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Metacritic
METACRITIC is a website that aggregates reviews of media products: music albums, video games, films, TV shows, and formerly, books. For each product, the scores from each review are averaged (a weighted average ). Metacritic
Metacritic
was created by Jason Dietz, Marc Doyle, and Julie Doyle Roberts in 1999. The site provides an excerpt from each review and hyperlinks to its source. A color of Green, Yellow or Red summarizes the critics' recommendations. It has been described as the video game industry 's "premier" review aggregator. Metacritic's scoring converts each review into a percentage, either mathematically from the mark given, or which the site decides subjectively from a qualitative review. Before being averaged, the scores are weighted according to the critic's fame, stature, and volume of reviews
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Rallying
RALLYING is a form of motorsport that takes place on public or private roads with modified production or specially built road-legal cars. It is distinguished by running not on a circuit , but instead in a point-to-point format in which participants and their co-drivers drive between set control points (special stages ), leaving at regular intervals from one or more start points. Rallies may be won by pure speed within the stages or alternatively by driving to a predetermined ideal journey time within the stages
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Formula One
FORMULA ONE (also FORMULA 1 or F1 and officially the FIA FORMULA ONE WORLD CHAMPIONSHIP) is the highest class of single-seat auto racing that is sanctioned by the Fédération Internationale de l\'Automobile (FIA). The FIA Formula One
Formula One
World Championship has been the premier form of racing since the inaugural season in 1950, although other Formula One
Formula One
races were regularly held until 1983. The "formula ", designated in the name, refers to a set of rules , to which all participants' cars must conform. The F1 season consists of a series of races, known as Grands Prix (from French, meaning grand prizes), held worldwide on purpose-built F1 circuits and public roads. The results of each race are evaluated using a points system to determine two annual World Championships, one for drivers , one for constructors
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Cricket
CRICKET is a bat-and-ball game played between two teams of eleven players each on a cricket field , at the centre of which is a rectangular 22-yard-long (20 metres) pitch with a target at each end called the wicket (a set of three wooden stumps upon which two bails sit). Each phase of play is called an innings , during which one team bats , attempting to score as many runs as possible, whilst their opponents bowl and field , attempting to minimise the number of runs scored. When each innings ends, the teams usually swap roles for the next innings (i.e. the team that previously batted will bowl/field, and vice versa). The teams each bat for one or two innings, depending on the type of match. The winning team is the one that scores the most runs, including any extras gained (except when the result is not a win/loss result). Before a match begins, the two team captains meet on the pitch for the toss (of a coin), with the winner deciding which team will bat first
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National Basketball Association
UNITED STATES: * ABC / ESPN
ESPN
* NBA TV * TNT CANADA: * NBA TV Canada * TSN / TSN2 * Sportsnet / Sportsnet One OFFICIAL WEBSITE www.nba.comThe NATIONAL BASKETBALL ASSOCIATION (NBA) is the major men's professional basketball league in North America
North America
, and is widely considered to be the premier men's professional basketball league in the world. It has 30 teams (29 in the United States and 1 in Canada), and is an active member of USA Basketball
Basketball
(USAB), which is recognized by FIBA (also known as the International Basketball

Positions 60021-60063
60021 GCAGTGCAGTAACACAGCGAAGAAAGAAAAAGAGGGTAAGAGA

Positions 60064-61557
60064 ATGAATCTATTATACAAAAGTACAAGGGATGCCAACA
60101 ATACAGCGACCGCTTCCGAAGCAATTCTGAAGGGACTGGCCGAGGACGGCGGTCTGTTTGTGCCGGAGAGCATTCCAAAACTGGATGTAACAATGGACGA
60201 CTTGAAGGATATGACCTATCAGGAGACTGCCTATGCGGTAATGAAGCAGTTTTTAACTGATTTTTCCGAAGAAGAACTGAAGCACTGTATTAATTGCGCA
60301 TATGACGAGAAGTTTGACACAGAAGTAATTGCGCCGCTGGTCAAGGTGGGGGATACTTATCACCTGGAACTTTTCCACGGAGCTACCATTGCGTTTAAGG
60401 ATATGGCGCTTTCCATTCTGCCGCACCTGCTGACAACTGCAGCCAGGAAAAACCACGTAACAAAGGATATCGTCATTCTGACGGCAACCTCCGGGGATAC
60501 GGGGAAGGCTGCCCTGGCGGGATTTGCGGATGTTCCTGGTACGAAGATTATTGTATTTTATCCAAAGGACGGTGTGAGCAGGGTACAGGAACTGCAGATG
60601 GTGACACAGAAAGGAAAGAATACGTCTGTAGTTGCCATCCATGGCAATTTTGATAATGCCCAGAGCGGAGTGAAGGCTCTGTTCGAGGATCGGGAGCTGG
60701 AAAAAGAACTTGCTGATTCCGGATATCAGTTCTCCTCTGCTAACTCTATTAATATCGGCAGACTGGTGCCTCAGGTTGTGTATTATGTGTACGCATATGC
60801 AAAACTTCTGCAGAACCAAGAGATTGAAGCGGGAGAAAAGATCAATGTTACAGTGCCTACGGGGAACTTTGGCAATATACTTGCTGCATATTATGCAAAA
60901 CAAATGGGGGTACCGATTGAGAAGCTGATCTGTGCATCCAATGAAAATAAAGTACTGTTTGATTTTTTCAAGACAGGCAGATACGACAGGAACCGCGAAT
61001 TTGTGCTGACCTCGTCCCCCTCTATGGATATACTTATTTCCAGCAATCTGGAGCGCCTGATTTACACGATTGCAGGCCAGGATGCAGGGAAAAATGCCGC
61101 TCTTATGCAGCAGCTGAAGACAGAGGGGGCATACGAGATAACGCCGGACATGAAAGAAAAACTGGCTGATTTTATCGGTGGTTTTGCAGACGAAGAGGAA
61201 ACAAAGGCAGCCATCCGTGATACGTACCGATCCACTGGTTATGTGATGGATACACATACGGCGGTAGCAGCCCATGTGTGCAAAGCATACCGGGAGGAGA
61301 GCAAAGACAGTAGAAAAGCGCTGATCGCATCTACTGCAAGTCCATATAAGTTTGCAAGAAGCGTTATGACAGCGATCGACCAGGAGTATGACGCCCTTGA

Basketball
Federation) as the national governing body for basketball in the United States. The NBA is one of the four major professional sports leagues in the United States and Canada
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NASCAR
The NATIONAL ASSOCIATION FOR STOCK CAR AUTO RACING (NASCAR) is an American family-owned and operated business venture that sanctions and governs multiple auto-racing sports events. Bill France Sr. founded the company in 1948 and his grandson Brian France became its CEO in 2003. NASCAR
NASCAR
is motorsport's preeminent stock-car racing organization. The three largest racing-series sanctioned by this company are the Monster Energy NASCAR Cup Series , the Xfinity Series , and the Camping World Truck Series . The company also oversees NASCAR
NASCAR
Local Racing , the Whelen Modified Tour , the Whelen All-American Series , and the NASCAR
NASCAR
iRacing.com Series . NASCAR sanctions over 1,500 races at over 100 tracks in 39 of the 50 US states as well as in Canada
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Microsoft
MICROSOFT CORPORATION (/ˈmaɪkrəˌsɒft/ , abbreviated as MS) is an American multinational technology company with headquarters in Redmond, Washington . It develops, manufactures, licenses, supports and sells computer software , consumer electronics , personal computers , and services. Its best known software products are the Microsoft Windows
Microsoft Windows
line of operating systems , the Microsoft
Microsoft
Office suite , and the Internet
Internet
Explorer and Edge web browsers . Its flagship hardware products are the Xbox
Xbox
video game consoles and the Microsoft Surface tablet lineup. As of 2016, it is the world\'s largest software maker by revenue, and one of the world\'s most valuable companies . The word "Microsoft" is a portmanteau of "microcomputer" and "software"
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National Football League
The NATIONAL FOOTBALL LEAGUE (NFL) is a professional American football league consisting of 32 teams, divided equally between the National Football Conference (NFC) and the American Football Conference (AFC). The NFL is one of the four major professional sports leagues in North America, and the highest professional level of American football
American football
in the world. The NFL's 17-week regular season runs from the week after Labor Day to the week after Christmas, with each team playing 16 games and having one bye week . Following the conclusion of the regular season, six teams from each conference (four division winners and two wild card teams) advance to the playoffs , a single-elimination tournament culminating in the Super Bowl
Super Bowl
, which is usually held in the first Sunday in February, and is played between the champions of the NFC and AFC
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Rugby Football